Thorstein Veblen (1857-1929) (Historic Marker Erec
Three Lakes, Oneida Co.
Three Lakes, Town of, Oneida Co.
Three Rivers (Trois-Rivières)
through platform (railroads)
Thunder, Betsy
Thwaites, Reuben Gold 1853 - 1913
Ti-Cho-Rah, Election precinct of, Marquette Co.
Tibbets, Walworth Co.
Tichigan, Racine Co.
Tiffany, Rock Co.
Tiffany, Town of, Dunn Co.
Tigers (Civil War)
Tigerton, Shawano Co.
Tigerton, Village of, Shawano Co.
Tilden, Chippewa Co.
Tilden, Town of, Chippewa Co.
Tilleda, Shawano Co.
timber frame (architecture)
Timberland [origin of place name]
Timberland, Burnett Co.
timeline of Wisconsin history, 1622-1699
timeline of Wisconsin history, 1700-1749
timeline of Wisconsin history, 1750-1783
timeline of Wisconsin history, 1784-1835
timeline of Wisconsin history, 1836-1899
timeline of Wisconsin history, 1900 -1999
Timlin, William Henry 1852 - 1916
Timme, Ernst Gerhardt 1843 - 1923
Timmerman, Lawrence W. 1910
Tioga, Clark Co.
Tipler, Florence Co.
Tipler, Town of, Florence Co.
Tisch Mills [origin of place name]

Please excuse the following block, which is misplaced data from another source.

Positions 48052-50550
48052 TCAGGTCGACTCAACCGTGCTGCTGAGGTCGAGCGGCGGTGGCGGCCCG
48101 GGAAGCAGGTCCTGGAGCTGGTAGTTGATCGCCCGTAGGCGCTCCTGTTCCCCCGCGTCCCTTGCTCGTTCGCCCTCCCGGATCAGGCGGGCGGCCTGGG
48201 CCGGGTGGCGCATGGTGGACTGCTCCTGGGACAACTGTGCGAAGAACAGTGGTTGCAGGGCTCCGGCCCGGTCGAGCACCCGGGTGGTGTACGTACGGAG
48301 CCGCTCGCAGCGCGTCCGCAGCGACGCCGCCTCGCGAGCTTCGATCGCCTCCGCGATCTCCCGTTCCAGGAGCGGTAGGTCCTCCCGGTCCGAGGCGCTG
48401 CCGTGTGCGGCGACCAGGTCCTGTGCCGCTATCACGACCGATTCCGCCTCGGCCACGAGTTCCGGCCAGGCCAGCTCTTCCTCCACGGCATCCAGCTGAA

Tisch Mills, Manitowoc Co.
Tish-shar-gon Lake, Racine Co.
Titanic (Wisconsin passengers)
Tittemore, James Nelson 1864 - 1949
Titus, William Albert 1868 - 1951
tobacco industry
Tobiasz, Raymond J. 1916
Tobin, Kenosha Co.
toise (Fr.)
Token Creek [origin of place name]
Token Creek, Dane Co.
Tomah (Historic Marker Erected 1959)
Tomah [brief history]
Tomah [origin of place name]
Tomah, Menominee leader, ca. 1752 - 1818
Tomah, Monroe Co.
Tomah, Town of, Monroe Co.
Tomahawk Lake, Town of, Oneida Co.
Tomahawk [origin of place name]
Tomahawk, Lincoln Co.
Tomahawk, Town of, Lincoln Co.
Tonet, Kewaunee Co.
Tony, Rusk Co.
Tony, Village of, Rusk Co.
top-loader (logging)
topmast (maritime)
Topside, Bayfield Co.
Torkelson, Martin W. (1878-1963)(Historic Marker E
tornadoes in Wisconsin
Torun, Portage Co.
Totagatic River [origin of place name]
tourism in Wisconsin
Tow-head (logging)
Tow-team (logging)
Towerville, Crawford Co.
Towns, Debi 1956
Townsend, John F. 1938
Townsend, Oconto Co.
Townsend, Town of, Oconto Co.
Tracy, Clarissa Tucker 1818 - 1905
Trade Lake [origin of place name]
Trade Lake, Burnett Co.
Trade Lake, Town of, Burnett Co.
Trade River, Burnett Co.
trade unions in Wisconsin
Tragedy of the Siskiwit (Historic Marker Erected 1
Tragedy of War (Historic Marker Erected 1998)
Trail Discovery (Historic Marker Erected 1998)
trainman (railroads)
Trane, Reuben Nicholas 1886 - 1954
transition rocks (mining)
transom (maritime)
trap, or trapean rocks (mining)
Travis, David M. 1948
Travois (logging)
Treaty of 1825 (Prairie du Chien)
Treaty of 1827 (Butte des Morts)
Treaty of 1829 (Prairie du Chien)
Treaty of 1832 (Fort Armstrong)
Treaty of 1833 (Chicago)
Treaty of the Cedars (Historic Marker Erected 1958